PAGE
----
New IA Courses Focus on Water Savings Through Design and Technology

Two new Irrigation Association (IA) courses designed to bring the latest water-saving technology and practices to the landscape will debut at the 26th Annual International Irrigation Show in Phoenix.

The courses, Advanced Irrigation Design for Water Conservation and SMART Technologies for Irrigation Management, were created to help irrigation contractors and other professionals effectively use the latest equipment and information about efficient irrigation, said IA education director Dennis McKernan.

The irrigation design class, which replaces Advanced Head Layout, focuses on the design portion of the IA Turf and Landscape Irrigation Best Management Practices.

"This is a class that ties directly into those Best Management Practices," McKernan said. "You have to have a design that from the get-go puts the Best Practices to work."

The class is for irrigation designers who want to stay up with the latest technology, and landscape architects and landscape contractors who want to create designs that will ultimately cost their customers less money, McKernan said.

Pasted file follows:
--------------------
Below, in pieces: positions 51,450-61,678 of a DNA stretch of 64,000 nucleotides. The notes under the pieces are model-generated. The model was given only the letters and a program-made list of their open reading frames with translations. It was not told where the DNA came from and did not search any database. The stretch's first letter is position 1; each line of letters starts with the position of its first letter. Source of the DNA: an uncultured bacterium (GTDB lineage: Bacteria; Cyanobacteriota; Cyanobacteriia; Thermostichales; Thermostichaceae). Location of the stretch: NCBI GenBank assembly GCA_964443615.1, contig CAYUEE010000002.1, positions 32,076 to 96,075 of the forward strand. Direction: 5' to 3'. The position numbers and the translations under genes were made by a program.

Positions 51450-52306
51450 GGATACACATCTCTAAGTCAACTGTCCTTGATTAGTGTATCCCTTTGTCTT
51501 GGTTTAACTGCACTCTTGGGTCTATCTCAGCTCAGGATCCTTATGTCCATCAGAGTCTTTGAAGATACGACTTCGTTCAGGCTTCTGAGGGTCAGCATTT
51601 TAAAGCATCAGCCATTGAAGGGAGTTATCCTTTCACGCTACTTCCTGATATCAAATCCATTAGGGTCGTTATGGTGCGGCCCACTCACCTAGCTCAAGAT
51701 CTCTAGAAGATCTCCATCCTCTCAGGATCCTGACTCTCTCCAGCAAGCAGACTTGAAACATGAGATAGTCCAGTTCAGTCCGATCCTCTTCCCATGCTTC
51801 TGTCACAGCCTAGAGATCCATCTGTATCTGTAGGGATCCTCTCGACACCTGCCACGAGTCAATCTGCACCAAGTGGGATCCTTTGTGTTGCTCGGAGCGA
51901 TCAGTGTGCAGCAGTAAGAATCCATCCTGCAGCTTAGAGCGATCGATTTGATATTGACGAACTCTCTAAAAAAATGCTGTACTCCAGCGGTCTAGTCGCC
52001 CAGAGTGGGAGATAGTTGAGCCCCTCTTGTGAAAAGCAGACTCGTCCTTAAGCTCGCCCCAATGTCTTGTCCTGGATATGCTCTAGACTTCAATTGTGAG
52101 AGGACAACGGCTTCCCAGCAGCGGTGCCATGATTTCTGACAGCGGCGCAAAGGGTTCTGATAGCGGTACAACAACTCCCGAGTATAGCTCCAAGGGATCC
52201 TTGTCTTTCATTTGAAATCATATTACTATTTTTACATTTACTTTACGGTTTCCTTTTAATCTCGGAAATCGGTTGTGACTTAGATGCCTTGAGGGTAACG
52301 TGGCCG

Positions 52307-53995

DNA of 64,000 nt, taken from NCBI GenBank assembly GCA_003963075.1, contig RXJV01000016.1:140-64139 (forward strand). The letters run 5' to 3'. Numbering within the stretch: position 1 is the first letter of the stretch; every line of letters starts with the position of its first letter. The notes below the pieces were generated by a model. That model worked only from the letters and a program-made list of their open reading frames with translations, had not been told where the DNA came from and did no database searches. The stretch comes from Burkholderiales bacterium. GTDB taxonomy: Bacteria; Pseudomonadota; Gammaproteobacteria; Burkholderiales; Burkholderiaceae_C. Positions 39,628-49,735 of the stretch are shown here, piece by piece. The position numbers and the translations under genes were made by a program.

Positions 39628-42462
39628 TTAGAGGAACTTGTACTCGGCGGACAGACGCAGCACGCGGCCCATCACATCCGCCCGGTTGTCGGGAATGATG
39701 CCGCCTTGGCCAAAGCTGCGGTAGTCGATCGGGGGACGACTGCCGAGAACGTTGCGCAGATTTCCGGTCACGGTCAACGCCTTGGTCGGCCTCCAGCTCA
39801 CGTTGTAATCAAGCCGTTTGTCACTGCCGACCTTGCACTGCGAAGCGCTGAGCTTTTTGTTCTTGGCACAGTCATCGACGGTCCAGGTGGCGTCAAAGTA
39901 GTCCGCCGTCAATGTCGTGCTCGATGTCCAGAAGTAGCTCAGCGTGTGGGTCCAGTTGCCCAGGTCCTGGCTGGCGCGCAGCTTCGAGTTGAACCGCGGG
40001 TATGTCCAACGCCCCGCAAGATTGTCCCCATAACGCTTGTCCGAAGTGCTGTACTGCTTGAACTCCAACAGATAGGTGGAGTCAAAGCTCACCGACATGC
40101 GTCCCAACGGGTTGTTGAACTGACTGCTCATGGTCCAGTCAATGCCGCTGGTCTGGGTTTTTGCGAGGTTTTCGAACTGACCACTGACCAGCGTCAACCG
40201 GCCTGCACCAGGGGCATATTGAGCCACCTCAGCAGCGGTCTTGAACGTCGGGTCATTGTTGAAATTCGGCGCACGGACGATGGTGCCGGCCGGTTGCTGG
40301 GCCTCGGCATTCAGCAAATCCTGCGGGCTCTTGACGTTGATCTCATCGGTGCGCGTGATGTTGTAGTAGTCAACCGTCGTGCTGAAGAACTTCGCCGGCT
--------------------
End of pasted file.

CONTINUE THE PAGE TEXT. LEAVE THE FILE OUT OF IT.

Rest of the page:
"It focuses on better management from the design perspective," McKernan said. "A lot of designers really aren't aware of how they can conserve water at the design level."

The course includes information about new and improved technologies that have come onto the scene in the last five years, including better software that can help evaluate designs and improved management tools like smart controllers, controller software, valves, sprinklers and especially nozzles, McKernan said.

Smart Technologies for Irrigation Management is designed to help contractors effectively use new "smart" technology. Local governments and water providers are getting behind the Smart Water Application Technology initiative and requiring its use, but in many cases contractors aren't aware of the technology.

"It's going to be very practical, very pragmatic," McKernan said. "It will help contractors understand where to install things and how to use and program new controllers."

"We've got legislators saying you have to use this technology, but contractors who don't know how to use it. They can go out and buy the stuff off the shelf, but they don't know how to install it. That's the glaring deficiency that we are trying to address," McKernan said.

The class will cover topics like where and how to install sensors as well as an in-depth look at the parameters used by ET-based controllers. "That's what's going to determine whether the technology works—not the technology, but the information put into the technologies," McKernan said.

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